Back to Market Fundamentalism

Only certain aspects of the neoconservative agenda are returning. However, the author is surely correct in thinking that the deficit will be used as a justification for privatization of public services. But this has been a policy for some time now as attempts are made to find new profitable outlets for capital. It fits in well with the doctrine that government should be downsized and is not efficient at providing services. They may not be efficient at doling out taxpayer money to private contractors either!
Entitlement programs will be the next line of attack as working class people will be made to pay for the crisis in the capitalist system. Profits will be restored for capital and pain restored for workers who must pay for the deficit. The standard of living in the US for most people will begin a long decline and those who managed through decades of struggle to win benefits and contracts that provided a decent living and pension will now lose all of that in the name of efficiency and non-sustainable entitlements. It seems quite easy to turn the less well off workers against those who through their unions fought hard for these contracts and are now having to give back just to keep a few of their jobs. This is from informationclearinghouse.

Back to Market Fundamentalism
How champions of Neoliberal economics are reversing New Deal economics
By Ismael Hossein-zadeh

Outsourcing policies are bound to be further accelerated by the rising budget deficits of many states and municipalities, and their need to sell off public property or outsource their traditional services in order to raise funds to finance their budgetary needs. These include outsourcing the maintenance of parks, the management of toll roads, the collection of waste, the operation of municipal neighborhood centers, and more. For example, according to a recent MSNBC report, in the two years since Mitch Daniels was elected governor in Indiana, “the state has leased the 157-mile Indiana Toll Road to an outside company for the next 75 years for $3.8 billion, hired vendors for $1.16 billion over 10 years to process welfare applications, and brought in a company to serve food at a mental hospital.”
While cash-strapped states and other local governments can generate quick cash by privatizing public property or outsourcing public services, they forgo long-term opportunities of income generation from such properties and services.
Another Wall Street plot to rob the people of their social safety net programs is the recently renewed attack on the once-sacred entitled programs such as Social Security, Medicare and Medicaid. Having piled up huge sums of national debt and deficit (through bank bailouts, military spending, and tax cuts for the affluent), Wall Street champions, firmly ensconced at the Congress and the White House, are now singing the “fiscal responsibility” song as a prelude to chip away at Social Security and other entitlements. This ominous scheme is clearly reflected in President Obama’s recently appointed “National Commission on Fiscal Responsibility and Reform,” a bi-partisan group that is tasked with reviewing the Social Security and other entitlements in an effort to further “trim” social spending in order to pay for the sins of major banks and military contractor.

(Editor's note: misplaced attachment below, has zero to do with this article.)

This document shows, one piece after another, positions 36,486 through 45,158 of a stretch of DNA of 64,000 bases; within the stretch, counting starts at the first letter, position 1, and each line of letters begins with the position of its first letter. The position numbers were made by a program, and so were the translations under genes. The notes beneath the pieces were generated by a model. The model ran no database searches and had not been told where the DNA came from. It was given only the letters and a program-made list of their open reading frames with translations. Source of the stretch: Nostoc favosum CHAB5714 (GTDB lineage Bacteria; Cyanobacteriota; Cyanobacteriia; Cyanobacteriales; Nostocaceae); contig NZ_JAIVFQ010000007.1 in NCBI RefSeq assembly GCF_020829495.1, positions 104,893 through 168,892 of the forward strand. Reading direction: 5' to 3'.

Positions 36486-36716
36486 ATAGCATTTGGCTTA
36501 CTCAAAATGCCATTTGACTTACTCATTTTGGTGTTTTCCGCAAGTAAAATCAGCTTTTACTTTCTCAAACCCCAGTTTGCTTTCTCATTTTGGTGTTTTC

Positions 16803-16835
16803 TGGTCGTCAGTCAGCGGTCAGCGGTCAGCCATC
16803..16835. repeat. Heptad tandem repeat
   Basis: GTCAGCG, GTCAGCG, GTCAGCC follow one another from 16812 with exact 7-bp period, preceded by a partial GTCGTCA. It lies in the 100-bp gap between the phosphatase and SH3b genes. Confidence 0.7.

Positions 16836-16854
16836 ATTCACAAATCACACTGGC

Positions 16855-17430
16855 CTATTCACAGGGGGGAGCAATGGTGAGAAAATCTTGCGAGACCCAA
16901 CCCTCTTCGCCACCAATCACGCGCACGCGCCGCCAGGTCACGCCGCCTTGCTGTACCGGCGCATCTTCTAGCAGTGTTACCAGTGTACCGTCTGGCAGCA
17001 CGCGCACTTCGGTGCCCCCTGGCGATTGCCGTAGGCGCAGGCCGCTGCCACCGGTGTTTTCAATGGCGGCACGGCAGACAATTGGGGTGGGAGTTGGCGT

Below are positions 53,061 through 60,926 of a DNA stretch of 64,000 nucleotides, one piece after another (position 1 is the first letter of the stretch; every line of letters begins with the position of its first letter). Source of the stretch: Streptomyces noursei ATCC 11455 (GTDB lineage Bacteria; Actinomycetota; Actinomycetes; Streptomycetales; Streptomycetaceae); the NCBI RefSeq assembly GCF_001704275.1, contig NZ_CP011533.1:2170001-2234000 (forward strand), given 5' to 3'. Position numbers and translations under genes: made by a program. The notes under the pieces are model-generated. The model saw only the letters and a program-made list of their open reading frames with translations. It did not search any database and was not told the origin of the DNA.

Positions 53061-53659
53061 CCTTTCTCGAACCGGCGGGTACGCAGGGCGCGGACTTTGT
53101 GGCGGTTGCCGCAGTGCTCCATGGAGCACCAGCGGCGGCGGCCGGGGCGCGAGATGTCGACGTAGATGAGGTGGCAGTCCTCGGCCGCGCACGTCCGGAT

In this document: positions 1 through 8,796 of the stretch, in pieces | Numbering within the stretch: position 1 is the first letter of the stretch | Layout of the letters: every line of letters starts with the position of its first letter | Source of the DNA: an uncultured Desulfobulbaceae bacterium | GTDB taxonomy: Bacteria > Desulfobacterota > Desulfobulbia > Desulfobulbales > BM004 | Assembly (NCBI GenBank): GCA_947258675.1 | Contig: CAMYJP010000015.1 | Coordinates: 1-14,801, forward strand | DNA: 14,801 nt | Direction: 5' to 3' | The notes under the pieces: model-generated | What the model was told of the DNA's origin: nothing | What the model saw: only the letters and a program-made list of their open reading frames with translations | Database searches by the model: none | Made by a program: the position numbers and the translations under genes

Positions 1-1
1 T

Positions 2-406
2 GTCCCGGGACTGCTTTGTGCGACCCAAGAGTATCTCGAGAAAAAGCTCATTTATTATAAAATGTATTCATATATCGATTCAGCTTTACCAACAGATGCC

The bipartisan nature of the attack on Social Security indicates that the plan to undercut economic safety net programs cannot be blamed solely on the blatently neoliberal Republicans. It shows that, with few exceptions, Democrats are as much indebted and committed to the powerful financial interests as are Republicans. The neoliberal economic policies of the Obama administration, crafted by his economic team of ex-bankers/Wall Street advisors, should dispel any illusions that he is committed to “change” in favor of the people.
The New Deal and other basic needs programs were put in place not so much because of F.D.R.’s or Keynes’s genius, or the goodness of their heart, as they were because of the compelling pressure from the people. Freed (or feeling free) from that pressure, the government, as the executive body of the financial/economic oligarchy, is now trying to undermine those social safety net programs, and revive the pre-New Deal/pre-Keynesian economic orthodoxy, that is, the economic model of the survival of the fittest. This sinister, profit-driven effort at undermining the poor and working people’s hard-won basic needs programs can be stopped only through a renewed and compelling pressure from the grassroots—pressure that must be exerted not through the Democratic Party machine but independent of the so-called two-party system.
Ismael Hossein-zadeh, author of The Political Economy of U.S. Militarism, teaches Economics at Drake University, Des Moines, Iowa.


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